2. Modeling: The purpose of this section is review the overall essay scaffolding so that students may better understand the organization of their essay. The breakdown of individual sentences and questions within paragraphs are to help students organize writing each paragraph and help facilitate thoughts for their essay.
Have students bring out their “Essay Project – Individuals and Movements” templates.:
Review each individual question of essay scaffolding to students on page 1 and 2 of the template.
Explain to students that they will be discussing and answering each of the questions in the template individual boxes from page 3 to 7. Students will
Discuss each sentence for Introduction Paragraph using 5 questions that lead to a thesis statement.
Discuss each sentence for Body Paragraph 1 using 7 questions focusing on Lily Chin and hate crimes in the Asian American community.
Discuss Body Paragraph 2 using questions focusing on Black Lives Matter.
Discuss Body Paragraph 3 using questions focusing on the students’ chosen problem. You could demonstrate using the topic of gang violence or bullying.
Discuss Concluding Paragraph by restating thesis using different words.
3. Vocabulary:
Have students take out their Academic Vocabulary Organizer handouts.
Tell students that they must use at least 4 relevant vocabulary words in their body paragraphs.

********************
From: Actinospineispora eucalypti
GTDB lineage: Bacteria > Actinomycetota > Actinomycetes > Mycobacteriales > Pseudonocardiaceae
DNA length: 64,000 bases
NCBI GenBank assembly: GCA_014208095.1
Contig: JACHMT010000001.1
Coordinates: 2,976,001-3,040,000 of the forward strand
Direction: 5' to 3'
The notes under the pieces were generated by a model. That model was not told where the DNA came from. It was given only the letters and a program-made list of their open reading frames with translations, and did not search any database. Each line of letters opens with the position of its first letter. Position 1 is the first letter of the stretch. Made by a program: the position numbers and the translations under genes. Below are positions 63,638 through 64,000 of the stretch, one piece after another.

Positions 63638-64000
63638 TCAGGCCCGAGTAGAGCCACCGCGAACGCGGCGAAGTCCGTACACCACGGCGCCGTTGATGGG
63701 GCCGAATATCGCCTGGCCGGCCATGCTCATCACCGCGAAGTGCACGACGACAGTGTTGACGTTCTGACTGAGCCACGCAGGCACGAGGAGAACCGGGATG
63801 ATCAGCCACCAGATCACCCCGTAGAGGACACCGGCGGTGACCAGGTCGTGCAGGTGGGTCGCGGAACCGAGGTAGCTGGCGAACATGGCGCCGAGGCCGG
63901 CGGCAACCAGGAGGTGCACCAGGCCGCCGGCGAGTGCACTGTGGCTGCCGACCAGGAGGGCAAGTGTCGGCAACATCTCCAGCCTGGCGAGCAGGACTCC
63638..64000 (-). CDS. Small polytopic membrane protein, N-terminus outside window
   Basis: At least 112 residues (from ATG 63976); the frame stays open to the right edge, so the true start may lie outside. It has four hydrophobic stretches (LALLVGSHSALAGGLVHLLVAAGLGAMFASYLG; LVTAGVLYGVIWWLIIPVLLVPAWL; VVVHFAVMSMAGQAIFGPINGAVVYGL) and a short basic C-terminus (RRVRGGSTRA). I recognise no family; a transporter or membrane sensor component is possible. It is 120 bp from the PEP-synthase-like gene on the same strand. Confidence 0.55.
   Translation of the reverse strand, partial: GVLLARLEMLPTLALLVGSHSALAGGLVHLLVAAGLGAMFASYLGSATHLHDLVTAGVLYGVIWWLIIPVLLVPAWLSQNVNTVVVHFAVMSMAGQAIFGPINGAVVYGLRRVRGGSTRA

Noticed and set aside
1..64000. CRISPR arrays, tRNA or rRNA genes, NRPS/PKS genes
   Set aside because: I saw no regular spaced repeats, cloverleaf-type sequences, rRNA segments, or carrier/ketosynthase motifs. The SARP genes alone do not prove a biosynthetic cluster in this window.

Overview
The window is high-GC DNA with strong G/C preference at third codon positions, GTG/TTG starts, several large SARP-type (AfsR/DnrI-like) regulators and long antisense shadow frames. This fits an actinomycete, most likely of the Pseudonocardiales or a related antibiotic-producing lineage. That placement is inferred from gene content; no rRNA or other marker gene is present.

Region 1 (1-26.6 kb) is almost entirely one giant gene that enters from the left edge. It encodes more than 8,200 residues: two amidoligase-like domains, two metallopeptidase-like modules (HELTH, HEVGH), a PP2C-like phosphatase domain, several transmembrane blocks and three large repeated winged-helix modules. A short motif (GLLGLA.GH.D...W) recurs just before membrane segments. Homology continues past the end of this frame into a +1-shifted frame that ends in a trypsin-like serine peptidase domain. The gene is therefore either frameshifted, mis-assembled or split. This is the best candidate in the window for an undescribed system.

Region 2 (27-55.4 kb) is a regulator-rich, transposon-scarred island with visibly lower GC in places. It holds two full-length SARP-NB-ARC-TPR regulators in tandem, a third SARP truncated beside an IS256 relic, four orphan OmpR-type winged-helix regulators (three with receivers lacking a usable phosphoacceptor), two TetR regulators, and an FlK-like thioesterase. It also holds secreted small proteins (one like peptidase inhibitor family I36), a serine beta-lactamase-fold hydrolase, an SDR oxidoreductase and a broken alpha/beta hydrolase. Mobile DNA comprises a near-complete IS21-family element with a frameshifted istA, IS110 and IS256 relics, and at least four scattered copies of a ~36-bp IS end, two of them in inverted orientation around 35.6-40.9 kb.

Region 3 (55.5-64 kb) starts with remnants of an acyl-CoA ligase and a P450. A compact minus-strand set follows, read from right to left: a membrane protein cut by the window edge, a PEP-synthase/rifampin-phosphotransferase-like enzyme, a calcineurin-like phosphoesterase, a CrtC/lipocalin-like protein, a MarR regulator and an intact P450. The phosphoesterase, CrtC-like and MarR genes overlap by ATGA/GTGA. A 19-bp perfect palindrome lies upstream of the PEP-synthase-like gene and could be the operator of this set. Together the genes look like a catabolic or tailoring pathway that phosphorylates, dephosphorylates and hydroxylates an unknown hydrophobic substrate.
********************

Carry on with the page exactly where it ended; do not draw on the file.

To keep track of vocabulary terms used, they may write down the vocabulary terms and circle them when filling out the essay project template.
ACTIVITY 3: Essay Writing (30 minutes)
Have students begin writing their essays. Teachers should explain to students that they will receive 15 minutes for Introduction Paragraph and 15 minutes for Body Paragraph 1.
Set timer for 15 minutes and let students work on the Introduction Paragraph. If they finish one paragraph before the timer rings, they may go on to the next paragraph.
When the timer rings, have students begin working on Body Paragraph 1. Reset the timer for 15 minutes.
ACTIVITY 4: Assessment Based on Objectives (5 minutes)
Before students leave, the teacher should check each student’s essay template to make sure they have their Introduction Paragraph and Paragraph 1 complete.
ADAPTATIONS/STUDENTS WITH SPECIAL NEEDS
SDAIE strategies

“Essay Project” template may be given in separate pages to students who are intimidated by the long template or struggle following it.

Think-Pair-Share (oral conversation helps formulate ideas).

EXTENSIONS/GIFTED AND TALENTED/ADVANCED
Less scaffolding for essay

The “Essay Project” template provides an extremely large amount of scaffolding for writing the essay. Advanced students may take more freedoms while writing. They may not need the guiding questions for each sentence or the “Paragraph Scaffolding” worksheet. These scaffolds may be taken away to present a greater challenge to advanced students.

LESSON 5
BODY PARAGRAPHS 2 AND 3, CONCLUSION PARAGRAPH
Suggested Time:
50 minutes
CCSS ELA.W.6.1 Text Types and Purposes Write arguments to support claims with clear reasons and relevant evidence.
a. Introduce claim(s) and organize the reasons and evidence clearly.
b. Support claim(s) with clear reasons and relevant evidence, using credible sources and demonstrating an understanding of the topic or text.
c. Use words, phrases, and clauses to clarify the relationships among claim(s) and reasons.
d. Establish and maintain a formal style.
e. Provide a concluding statement or section that follows from the argument presented.